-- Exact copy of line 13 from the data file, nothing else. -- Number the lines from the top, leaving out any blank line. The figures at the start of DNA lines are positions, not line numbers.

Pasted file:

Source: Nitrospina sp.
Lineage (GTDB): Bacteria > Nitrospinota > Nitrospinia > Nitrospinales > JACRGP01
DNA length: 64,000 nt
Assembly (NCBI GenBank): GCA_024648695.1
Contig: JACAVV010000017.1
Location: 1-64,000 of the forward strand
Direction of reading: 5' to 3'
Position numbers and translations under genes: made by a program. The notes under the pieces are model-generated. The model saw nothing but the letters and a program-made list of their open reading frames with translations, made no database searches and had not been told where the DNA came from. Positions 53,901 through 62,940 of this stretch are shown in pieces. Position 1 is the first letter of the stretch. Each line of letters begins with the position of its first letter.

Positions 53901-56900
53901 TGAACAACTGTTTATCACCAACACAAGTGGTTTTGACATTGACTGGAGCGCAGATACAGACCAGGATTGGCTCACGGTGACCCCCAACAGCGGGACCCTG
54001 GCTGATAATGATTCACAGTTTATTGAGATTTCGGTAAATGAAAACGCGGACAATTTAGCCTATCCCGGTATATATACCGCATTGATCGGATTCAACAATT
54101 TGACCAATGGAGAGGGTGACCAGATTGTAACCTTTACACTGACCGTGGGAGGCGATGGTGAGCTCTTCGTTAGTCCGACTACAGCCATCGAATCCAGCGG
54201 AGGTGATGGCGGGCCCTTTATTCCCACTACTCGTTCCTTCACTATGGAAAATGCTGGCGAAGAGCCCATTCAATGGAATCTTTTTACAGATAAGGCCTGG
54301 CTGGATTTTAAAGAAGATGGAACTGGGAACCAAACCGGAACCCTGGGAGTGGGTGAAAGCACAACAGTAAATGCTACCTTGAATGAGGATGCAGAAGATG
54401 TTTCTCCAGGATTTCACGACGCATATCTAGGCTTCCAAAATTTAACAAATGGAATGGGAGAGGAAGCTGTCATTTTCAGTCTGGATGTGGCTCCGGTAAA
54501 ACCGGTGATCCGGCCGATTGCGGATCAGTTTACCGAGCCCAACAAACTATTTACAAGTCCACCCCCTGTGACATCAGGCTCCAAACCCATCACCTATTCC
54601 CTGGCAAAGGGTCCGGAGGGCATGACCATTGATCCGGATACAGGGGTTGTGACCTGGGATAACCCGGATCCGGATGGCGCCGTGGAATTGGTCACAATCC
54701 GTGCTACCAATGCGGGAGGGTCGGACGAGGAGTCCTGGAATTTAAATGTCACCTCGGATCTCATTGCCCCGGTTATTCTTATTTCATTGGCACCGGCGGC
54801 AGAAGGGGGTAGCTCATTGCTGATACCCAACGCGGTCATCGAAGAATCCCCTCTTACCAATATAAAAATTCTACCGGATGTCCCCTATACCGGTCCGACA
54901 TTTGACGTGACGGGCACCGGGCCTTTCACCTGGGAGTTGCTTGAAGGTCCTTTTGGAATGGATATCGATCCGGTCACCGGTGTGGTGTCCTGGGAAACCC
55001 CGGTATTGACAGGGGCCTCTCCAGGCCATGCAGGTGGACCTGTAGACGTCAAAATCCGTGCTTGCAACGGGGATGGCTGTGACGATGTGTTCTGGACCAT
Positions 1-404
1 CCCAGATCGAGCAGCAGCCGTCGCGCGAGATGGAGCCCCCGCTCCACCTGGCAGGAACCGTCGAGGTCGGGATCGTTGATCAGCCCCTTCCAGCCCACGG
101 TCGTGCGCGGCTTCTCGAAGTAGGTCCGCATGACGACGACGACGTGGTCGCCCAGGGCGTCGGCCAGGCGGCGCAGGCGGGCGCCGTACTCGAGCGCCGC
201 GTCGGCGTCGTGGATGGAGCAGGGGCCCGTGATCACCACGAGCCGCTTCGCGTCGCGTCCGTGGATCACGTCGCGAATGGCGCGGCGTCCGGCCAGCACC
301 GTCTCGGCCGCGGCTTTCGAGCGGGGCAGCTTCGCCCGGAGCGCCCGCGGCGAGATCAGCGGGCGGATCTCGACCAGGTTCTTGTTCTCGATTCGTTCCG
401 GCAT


54201 AGGTGATGGCGGGCCCTTTATTCCCACTACTCGTTCCTTCACTATGGAAAATGCTGGCGAAGAGCCCATTCAATGGAATCTTTTTACAGATAAGGCCTGG